Workers will have enhanced rights to bargain for better pay and conditions and secure jobs under changes to the Labor Party’s national platform adopted at the National Conference.
The Labor Party has committed to a more effective bargaining system and a more activist role for Fair Work Australia in the promotion of good faith collective bargaining, says the ACTU.
“The recent actions of Qantas management demonstrated the need for more balance in the workplace system to protect workers’ rights,” said ACTU Secretary Jeff Lawrence.
“The reckless and provocative action by Qantas to ground its fleet and threaten to lock-out its entire workforce has highlighted the need for a more activist and even-handed industrial umpire and better access for workers to arbitration when employers refuse to bargain in genuine good faith.
“Qantas put the spotlight on a pattern of behaviour in which employers only pay lip service to the notion of collective bargaining and never have any real intention of reaching agreement.
“This can go on for years, with no circuit-breaker apart from the type of provocative action we saw by Alan Joyce, which has been endorsed by big business.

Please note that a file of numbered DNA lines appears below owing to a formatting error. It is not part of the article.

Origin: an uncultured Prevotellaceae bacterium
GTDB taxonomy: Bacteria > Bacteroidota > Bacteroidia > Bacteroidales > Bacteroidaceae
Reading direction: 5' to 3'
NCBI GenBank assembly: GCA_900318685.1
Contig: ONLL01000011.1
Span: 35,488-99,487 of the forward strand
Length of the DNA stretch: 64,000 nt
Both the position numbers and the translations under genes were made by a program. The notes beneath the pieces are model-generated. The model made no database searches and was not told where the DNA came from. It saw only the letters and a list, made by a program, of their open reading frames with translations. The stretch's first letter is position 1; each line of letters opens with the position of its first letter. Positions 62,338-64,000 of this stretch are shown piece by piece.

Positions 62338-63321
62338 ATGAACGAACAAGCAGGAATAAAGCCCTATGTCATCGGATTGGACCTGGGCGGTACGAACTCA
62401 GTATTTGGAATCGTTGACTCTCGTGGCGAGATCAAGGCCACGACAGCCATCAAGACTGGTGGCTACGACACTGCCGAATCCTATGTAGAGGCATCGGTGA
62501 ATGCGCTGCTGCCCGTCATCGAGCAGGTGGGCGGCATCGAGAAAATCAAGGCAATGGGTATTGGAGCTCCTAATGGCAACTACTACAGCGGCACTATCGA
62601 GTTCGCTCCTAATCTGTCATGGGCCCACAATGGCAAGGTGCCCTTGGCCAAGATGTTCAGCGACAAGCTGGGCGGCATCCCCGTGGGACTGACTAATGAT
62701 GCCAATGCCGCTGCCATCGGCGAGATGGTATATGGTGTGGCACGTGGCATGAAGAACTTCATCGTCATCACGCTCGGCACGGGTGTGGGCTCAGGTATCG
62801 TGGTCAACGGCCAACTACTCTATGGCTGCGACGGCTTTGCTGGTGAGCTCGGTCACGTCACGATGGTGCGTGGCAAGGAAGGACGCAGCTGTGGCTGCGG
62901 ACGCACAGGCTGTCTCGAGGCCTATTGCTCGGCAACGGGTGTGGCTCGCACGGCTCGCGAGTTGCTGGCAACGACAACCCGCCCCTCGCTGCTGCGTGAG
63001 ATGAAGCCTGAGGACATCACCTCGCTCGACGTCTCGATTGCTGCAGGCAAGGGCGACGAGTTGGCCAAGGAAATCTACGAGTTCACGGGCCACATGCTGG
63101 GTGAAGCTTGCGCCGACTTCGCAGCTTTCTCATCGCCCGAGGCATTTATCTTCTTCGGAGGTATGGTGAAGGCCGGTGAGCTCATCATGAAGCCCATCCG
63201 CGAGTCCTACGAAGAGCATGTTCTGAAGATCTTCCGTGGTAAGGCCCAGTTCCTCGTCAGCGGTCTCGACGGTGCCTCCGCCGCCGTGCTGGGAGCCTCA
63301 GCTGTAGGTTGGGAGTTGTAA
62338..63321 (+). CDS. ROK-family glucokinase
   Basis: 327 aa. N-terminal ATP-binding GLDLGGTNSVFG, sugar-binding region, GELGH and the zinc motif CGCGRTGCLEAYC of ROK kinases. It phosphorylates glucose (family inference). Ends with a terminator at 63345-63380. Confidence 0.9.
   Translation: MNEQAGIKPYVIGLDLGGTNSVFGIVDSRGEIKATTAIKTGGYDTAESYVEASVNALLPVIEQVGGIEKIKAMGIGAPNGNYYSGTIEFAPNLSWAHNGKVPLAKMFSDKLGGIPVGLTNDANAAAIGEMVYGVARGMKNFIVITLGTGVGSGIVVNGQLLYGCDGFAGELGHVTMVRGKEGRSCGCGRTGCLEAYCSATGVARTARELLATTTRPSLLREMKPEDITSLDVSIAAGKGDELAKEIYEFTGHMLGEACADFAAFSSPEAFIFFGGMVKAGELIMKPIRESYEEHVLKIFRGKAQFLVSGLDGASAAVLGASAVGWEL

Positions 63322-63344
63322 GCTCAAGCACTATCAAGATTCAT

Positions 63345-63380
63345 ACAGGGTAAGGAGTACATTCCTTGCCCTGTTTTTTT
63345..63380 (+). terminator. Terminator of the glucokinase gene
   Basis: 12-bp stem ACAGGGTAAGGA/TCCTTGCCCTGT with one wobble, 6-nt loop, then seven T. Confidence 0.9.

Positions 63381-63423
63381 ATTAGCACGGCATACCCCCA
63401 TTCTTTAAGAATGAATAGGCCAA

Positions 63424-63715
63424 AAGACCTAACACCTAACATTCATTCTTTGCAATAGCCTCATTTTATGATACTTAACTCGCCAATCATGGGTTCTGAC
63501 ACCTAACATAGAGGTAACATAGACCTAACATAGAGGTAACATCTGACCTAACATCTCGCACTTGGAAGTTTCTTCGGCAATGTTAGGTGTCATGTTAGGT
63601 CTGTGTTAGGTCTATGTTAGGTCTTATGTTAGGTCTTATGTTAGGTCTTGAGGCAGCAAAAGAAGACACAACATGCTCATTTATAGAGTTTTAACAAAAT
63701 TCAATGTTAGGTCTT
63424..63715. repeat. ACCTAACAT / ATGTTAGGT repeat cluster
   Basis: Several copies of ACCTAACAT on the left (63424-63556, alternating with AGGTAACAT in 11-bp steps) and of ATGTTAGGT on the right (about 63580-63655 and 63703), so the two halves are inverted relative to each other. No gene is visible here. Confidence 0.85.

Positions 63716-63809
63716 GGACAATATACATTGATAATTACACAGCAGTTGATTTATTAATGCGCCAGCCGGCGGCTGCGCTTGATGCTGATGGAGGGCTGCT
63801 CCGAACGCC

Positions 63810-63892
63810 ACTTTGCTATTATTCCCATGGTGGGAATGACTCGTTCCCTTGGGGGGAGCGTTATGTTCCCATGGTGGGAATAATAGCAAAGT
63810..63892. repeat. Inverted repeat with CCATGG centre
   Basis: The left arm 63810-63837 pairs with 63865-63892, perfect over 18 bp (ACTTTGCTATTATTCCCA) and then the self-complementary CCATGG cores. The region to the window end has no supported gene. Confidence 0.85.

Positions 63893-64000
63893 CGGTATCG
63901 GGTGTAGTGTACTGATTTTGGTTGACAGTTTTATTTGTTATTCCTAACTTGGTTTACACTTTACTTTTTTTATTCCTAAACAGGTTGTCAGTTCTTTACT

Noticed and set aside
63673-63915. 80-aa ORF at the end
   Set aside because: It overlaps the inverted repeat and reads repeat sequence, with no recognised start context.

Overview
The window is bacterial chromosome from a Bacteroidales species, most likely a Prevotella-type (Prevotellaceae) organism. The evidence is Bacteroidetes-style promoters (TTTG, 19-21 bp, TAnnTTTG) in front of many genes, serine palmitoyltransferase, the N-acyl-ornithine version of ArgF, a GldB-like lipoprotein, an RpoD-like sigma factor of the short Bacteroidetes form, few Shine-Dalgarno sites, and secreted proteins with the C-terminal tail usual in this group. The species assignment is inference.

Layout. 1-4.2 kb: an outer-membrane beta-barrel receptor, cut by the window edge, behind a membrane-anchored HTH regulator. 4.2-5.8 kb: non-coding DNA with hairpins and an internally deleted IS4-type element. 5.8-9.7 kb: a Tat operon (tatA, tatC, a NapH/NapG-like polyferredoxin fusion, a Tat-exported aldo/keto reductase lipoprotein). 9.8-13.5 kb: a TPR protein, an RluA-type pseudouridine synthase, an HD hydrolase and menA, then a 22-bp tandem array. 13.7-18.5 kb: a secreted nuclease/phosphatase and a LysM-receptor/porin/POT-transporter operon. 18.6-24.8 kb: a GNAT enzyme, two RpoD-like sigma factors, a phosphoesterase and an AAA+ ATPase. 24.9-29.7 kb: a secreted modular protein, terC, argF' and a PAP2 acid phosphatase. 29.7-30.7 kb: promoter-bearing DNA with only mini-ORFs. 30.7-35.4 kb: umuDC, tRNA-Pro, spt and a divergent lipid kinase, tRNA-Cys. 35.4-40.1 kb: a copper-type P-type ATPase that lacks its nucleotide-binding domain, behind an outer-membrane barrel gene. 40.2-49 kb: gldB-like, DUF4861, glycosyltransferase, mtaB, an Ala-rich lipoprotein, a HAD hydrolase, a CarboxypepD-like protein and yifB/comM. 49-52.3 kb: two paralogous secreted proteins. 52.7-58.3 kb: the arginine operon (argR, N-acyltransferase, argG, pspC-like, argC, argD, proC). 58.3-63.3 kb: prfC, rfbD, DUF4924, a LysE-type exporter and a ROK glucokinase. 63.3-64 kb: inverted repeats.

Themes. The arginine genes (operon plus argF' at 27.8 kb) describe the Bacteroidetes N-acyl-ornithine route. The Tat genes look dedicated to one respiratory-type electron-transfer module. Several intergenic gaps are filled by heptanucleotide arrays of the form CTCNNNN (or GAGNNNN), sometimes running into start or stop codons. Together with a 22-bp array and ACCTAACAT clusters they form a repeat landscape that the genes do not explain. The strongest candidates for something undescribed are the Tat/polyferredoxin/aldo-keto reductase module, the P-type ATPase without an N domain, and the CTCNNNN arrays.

“Workers should be able to seek secure jobs and better pay and conditions without threats of lock-outs, big fines or punitive legal action, the use of strike-breakers or thugs to physically disrupt peaceful picket lines, or other extreme actions.”
ACTU President Ged Kearney said the platform endorsed by the National Conference today would build on the improvements to workplace rights delivered by the Fair Work Act.
“The Fair Work Act was established on the principles of good faith bargaining and unions have urged the Labor Party, whose core values centre on the rights of working Australians, to focus on this through its future platform.
“Labor must not only hold strong against a new wave of employer militancy that is threatening the livelihoods of working Australians, but dedicate itself to building on the gains from the Fair Work Act.
“We are calling on Labor to commit to improve rights and entitlements for all Australian workers, including the 40% who are employed as casuals, on fixed or short-term contracts, in labour hire and other non-standard forms of employment and do not have secure jobs.
“Harmonious and productive industrial relations are achieved through genuine negotiation and engagement with workers and their unions, not by making them the enemy.”